5 Common Home Mortgage Shopping Mistakes to Avoid
You might think that getting approved for a home mortgage loan is as simple as walking into your bank and walking out with a guarantee for the funds you need to purchase a home. But there’s a little more to it, especially since irresponsible mortgage lending practices played a major role in the recession and subsequent fallout. Although the housing market is finally showing signs of recovery (after nearly six years of recession), lenders are still exercising caution (understandably so) when it comes to their criteria for approving home mortgage loans. That said, there’s no reason the average person can’t qualify for a mortgage loan, especially with a clean credit history, a stable job, and sufficient funds for a down payment. But you’ll want to make sure that you’re getting the best possible arrangement for you, and that means avoiding a few common mistakes that many would-be homeowners, first-time or otherwise, are prone to make.
- Comparison shop. As a consumer, you are constantly presented with a multitude of choices about how to spend your money. There is an entire aisle at the grocery store dedicated to cereal, and there are so many different car companies that auto malls can run for several blocks. So it’s truly surprising how few people comparison shop for mortgage loans. Most simply go their primary bank (where they hold accounts) and call it a day. But if you want to get the best rates and terms for your home loan, you really need to shop around.
- Ask questions. One major mistake that prospective home buyers make is failing to ask questions pertaining to the loan process. For one thing, it is imperative that you ask about all the costs associated with the process, including a breakdown of all the fees. If you see a laundry list of fees on your paperwork, including items like administrative and ancillary fees, as well as document, title, and even photo reviews, you need to seriously question what your lender is up to. They should be able to explain any fees that are legit to your satisfaction. Otherwise, you might want to scope out other potential lenders.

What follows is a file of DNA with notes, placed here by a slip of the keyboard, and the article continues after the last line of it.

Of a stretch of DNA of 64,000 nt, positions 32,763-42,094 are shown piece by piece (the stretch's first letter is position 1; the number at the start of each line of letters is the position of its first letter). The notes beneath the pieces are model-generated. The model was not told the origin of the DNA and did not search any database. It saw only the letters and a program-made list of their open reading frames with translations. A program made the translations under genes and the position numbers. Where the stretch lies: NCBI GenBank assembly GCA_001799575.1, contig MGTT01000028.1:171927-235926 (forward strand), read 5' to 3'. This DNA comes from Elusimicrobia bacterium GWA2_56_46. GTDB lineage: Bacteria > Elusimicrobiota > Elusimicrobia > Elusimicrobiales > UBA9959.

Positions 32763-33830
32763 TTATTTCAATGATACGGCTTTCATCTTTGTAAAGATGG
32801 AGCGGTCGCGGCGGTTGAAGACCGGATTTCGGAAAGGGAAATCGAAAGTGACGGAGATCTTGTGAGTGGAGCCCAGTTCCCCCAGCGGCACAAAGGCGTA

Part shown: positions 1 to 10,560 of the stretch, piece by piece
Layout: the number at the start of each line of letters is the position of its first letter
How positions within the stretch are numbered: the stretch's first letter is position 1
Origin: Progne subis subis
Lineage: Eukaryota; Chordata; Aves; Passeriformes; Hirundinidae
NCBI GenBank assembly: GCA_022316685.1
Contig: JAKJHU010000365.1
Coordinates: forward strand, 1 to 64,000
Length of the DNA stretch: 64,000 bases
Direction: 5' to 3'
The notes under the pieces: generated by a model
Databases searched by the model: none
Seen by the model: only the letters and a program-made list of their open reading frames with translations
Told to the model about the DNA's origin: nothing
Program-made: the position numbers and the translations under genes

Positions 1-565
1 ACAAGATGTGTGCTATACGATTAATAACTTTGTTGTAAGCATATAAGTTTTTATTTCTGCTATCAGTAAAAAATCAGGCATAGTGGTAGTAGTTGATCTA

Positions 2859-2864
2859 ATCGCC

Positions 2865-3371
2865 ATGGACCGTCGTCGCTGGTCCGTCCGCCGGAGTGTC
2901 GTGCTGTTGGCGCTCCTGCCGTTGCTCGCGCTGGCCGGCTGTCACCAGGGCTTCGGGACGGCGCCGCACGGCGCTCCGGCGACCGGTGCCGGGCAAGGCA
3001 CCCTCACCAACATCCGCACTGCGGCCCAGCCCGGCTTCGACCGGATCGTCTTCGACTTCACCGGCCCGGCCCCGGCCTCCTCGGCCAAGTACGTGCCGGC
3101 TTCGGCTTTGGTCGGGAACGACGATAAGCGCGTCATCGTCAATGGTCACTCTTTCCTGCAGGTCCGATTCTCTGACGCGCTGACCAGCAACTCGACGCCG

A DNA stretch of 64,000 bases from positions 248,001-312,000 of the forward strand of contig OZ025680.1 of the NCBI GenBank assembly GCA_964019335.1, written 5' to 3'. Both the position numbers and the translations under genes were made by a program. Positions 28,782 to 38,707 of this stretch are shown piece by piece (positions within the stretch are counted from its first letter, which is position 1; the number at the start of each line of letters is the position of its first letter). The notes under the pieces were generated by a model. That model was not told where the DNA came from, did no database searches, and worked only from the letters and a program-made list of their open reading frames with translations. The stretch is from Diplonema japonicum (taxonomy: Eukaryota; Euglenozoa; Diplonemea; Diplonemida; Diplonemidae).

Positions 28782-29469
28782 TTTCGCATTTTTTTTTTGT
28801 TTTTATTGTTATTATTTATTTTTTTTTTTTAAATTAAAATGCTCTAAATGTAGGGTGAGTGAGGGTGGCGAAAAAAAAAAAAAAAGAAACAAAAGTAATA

- Check rates and run numbers. The internet has made it easier than ever for people to take control of the mortgage lending process. And it’s in your best interest to do your homework beforehand so that you know the prime rate and you have a good idea of the mortgage rates other lenders are offering. In addition, you need to run numbers using a mortgage calculator (some will even add in associated costs like estimated property tax and insurance) to make sure that you have a number in mind for your overall loan and your monthly payments. When you run the numbers yourself you have the best chance of securing a loan that meets your needs.
- Know your credit score. It’s incredible how many people walk into a bank to get a loan with absolutely no idea what their credit score looks like. Considering that you can order a free credit report from AnnualCreditReport.com, there’s no reason you should show up unprepared. And when you know that there are black marks dragging your credit rating down, you can clean them up before you head to your bank in search of a mortgage loan. When you have top tier credit you can more easily negotiate the best rates and terms.
- Haggle. There aren’t too many venues where you can haggle in everyday life; if you try to negotiate the price for a sweater at The Gap they’ll probably throw you out. But when it comes to home loans, you should know that you can not only haggle, but it’s your duty to do so. If you fail to negotiate for lower rates and better terms, you have no one to blame but yourself when you don’t get the loan you want.